Learn how you can manage and alleviate your current side effects while actively working to prevent a relapse or secondary cancer using evidence-based, non-toxic therapies.
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When considering tamoxifen for a DCIS diagnosis, according to the study linked and excerpted below, less is more. While a diagnosis of DCIS is pre-breast cancer and not frank brest cancer, newly diagnosed patients may worry about the risk of relapse. But because DCIS has a 10 year survival rate that is so high, it may be difficult to justify years of serious adverse events aka side effects.
The solution? Low-dose tamoxifen- 5 mg daily for three years instead of 20 mg daily for five years. According to the article below, the efficacy or reduced risk of relapse is the same but the risk of “adverse events” are greatly reduced.
Anytime a person can achieve the same benefit but with less toxicity, the choice is clear.
I am not a DCIS survivor. I am a long-term survivor of a very different cancer called multiple myeloma. My interest in writing this blog post is a concept that I live with and write about frequently. I live with extensive long-term and late stage side effects that could have been moderated or eliminated completely by lowering the dose of my conventonal chemotherapy.
When I find a study liked the one below, I rush to write about less toxic chemotherapy being just as effective as higher dose chemotherapy but without the degree of adverse events (side effects).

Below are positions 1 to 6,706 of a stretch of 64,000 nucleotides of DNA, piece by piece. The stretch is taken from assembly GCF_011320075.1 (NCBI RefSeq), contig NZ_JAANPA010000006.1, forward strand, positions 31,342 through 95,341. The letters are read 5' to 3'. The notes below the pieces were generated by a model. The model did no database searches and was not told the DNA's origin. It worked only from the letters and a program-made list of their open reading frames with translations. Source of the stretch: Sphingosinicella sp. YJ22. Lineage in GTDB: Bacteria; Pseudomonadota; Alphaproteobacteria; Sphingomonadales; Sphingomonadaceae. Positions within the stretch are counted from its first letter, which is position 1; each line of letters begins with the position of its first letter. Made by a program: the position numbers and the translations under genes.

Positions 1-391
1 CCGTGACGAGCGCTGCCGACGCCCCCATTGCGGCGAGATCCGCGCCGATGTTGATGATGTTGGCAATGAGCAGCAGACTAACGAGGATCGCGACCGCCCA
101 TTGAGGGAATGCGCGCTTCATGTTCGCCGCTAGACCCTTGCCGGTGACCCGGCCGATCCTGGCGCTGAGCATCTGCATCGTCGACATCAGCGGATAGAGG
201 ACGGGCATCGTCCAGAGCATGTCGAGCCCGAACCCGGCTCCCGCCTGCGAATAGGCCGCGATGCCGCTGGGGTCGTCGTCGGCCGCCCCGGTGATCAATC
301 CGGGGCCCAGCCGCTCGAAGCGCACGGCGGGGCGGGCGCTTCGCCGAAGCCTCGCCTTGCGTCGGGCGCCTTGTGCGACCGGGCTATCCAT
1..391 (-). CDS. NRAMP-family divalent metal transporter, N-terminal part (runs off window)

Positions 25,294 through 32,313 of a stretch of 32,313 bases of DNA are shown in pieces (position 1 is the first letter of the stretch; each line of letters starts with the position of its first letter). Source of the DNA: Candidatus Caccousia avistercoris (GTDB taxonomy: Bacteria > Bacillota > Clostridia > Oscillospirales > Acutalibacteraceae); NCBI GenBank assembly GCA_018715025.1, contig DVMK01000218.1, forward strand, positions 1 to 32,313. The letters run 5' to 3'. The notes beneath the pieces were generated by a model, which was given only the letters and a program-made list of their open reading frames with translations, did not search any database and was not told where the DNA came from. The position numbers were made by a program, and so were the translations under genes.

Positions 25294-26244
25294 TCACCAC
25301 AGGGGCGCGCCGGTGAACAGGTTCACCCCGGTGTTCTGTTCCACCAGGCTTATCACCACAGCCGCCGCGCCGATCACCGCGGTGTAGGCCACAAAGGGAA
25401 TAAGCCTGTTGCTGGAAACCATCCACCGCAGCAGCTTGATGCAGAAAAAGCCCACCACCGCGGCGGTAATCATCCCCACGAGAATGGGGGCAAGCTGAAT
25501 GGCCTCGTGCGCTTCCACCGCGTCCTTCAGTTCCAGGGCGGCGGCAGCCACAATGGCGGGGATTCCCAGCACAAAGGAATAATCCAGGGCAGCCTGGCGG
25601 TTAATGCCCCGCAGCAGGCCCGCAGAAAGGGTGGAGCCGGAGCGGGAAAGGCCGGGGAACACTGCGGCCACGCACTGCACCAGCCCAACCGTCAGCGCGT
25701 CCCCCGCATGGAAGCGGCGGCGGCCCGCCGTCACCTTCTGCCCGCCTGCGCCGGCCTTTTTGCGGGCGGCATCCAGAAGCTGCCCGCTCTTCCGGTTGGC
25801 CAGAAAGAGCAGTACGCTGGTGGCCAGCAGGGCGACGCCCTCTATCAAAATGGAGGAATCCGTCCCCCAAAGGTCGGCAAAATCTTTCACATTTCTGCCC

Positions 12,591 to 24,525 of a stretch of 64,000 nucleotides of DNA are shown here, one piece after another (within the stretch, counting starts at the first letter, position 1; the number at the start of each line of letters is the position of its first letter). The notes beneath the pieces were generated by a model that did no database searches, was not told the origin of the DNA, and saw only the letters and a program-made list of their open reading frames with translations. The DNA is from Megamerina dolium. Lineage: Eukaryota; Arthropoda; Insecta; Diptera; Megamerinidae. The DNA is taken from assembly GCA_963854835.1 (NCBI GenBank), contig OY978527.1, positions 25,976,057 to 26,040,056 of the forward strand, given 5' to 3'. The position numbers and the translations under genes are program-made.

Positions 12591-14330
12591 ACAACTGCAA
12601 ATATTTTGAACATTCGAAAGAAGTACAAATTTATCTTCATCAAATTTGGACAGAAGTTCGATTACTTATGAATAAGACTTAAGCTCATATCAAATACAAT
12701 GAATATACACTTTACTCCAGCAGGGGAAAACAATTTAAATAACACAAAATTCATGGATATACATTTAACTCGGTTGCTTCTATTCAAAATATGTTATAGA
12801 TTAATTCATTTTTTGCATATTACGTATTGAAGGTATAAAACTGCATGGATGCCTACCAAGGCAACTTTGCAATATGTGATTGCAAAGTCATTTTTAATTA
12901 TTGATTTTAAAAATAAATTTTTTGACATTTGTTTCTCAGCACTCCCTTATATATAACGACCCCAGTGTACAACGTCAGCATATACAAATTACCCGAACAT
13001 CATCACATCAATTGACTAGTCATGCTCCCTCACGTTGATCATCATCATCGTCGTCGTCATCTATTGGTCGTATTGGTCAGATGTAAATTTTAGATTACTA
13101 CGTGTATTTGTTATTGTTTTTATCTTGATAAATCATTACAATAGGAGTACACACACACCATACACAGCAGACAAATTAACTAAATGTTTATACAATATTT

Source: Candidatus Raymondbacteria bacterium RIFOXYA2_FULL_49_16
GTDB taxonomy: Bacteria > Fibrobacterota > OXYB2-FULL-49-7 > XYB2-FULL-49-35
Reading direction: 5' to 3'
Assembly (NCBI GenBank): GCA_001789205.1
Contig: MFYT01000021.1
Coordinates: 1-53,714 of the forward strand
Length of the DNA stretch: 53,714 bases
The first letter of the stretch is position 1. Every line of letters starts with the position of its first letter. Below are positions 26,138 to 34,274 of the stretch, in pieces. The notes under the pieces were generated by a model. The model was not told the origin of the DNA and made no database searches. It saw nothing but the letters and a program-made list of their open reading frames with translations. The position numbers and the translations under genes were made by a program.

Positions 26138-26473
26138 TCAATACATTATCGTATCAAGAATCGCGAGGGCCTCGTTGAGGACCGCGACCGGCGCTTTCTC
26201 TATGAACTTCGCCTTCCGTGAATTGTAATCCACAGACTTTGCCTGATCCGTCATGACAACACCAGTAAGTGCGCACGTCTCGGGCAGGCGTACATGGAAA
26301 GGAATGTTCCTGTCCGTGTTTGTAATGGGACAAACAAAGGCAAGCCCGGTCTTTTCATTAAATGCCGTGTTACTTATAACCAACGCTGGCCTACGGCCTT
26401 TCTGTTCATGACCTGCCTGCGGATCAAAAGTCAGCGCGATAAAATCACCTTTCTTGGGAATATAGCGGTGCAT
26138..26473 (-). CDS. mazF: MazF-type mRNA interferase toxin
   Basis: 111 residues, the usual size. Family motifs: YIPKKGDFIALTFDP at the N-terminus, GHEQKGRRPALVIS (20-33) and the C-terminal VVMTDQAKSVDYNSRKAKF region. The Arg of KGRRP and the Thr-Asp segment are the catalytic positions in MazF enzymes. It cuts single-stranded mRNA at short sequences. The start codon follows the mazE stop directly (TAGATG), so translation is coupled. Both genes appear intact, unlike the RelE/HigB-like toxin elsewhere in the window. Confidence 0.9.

Do you know the real kicker? There are a host of evidence-based non-toxic therapies that have been shown to also reduce the risk of a breast cancer diagnosis after a DCIS diagnosis.
To learn more about DCIS and the evidence-based therapies that can help you prevent its spread into invasive breast cancer, please watch the video below:
Have you been diagnosed with Ductal Carcinoma In-Situ? Please scroll down the page, post a question or comment and I will reply to you ASAP.
” We observed that green tea increased the inhibitory effect of tamoxifen on the proliferation of the ER (estrogen receptor)-positive MCF-7, ZR75, T47D human breast cancer cells in vitro. This combination regimen was also more potent than either agent alone at increasing cell apoptosis…”
“Daily use of low-dose (5 mg) tamoxifen (multiple brands) for a shorter-than-usual treatment period (3 years) for patients with ductal carcinoma in situ (DCIS) and other forms of noninvasive breast cancer halved the recurrence of new breast cancer events in comparison with placebo, a new Italian study indicates…
Tamoxifen is typically prescribed post surgery at a dosage of 20 mg/day for 5 years for DCIS and these other conditions… Tamoxifen was developed in the 1960s, but the minimal effective dose has never been established…
In the new 500-patient trial, 5.5% patients in the low-dose tamoxifen arm had either experienced disesase recurrence or had new disease, including invasive disease, compared with 11.3% in the placebo arm…
“When we compare our low-dose tamoxifen data with results from the NSABP B-24 and NSABP-P1 trials of tamoxifen given at 20 mg per day, we see comparable risk reduction and significantly reduced serious adverse events, respectively,” said De Censi in a press statement at the meeting…”
Tamoxifen has also been shown to increase the incidence of deep vein thrombosis, pulmonary embolism, and cataracts.1,21 Both deep vein thrombosis and pulmonary embolism pose significant health risks, and can lead to heart attacks, ischemic stroke, and death…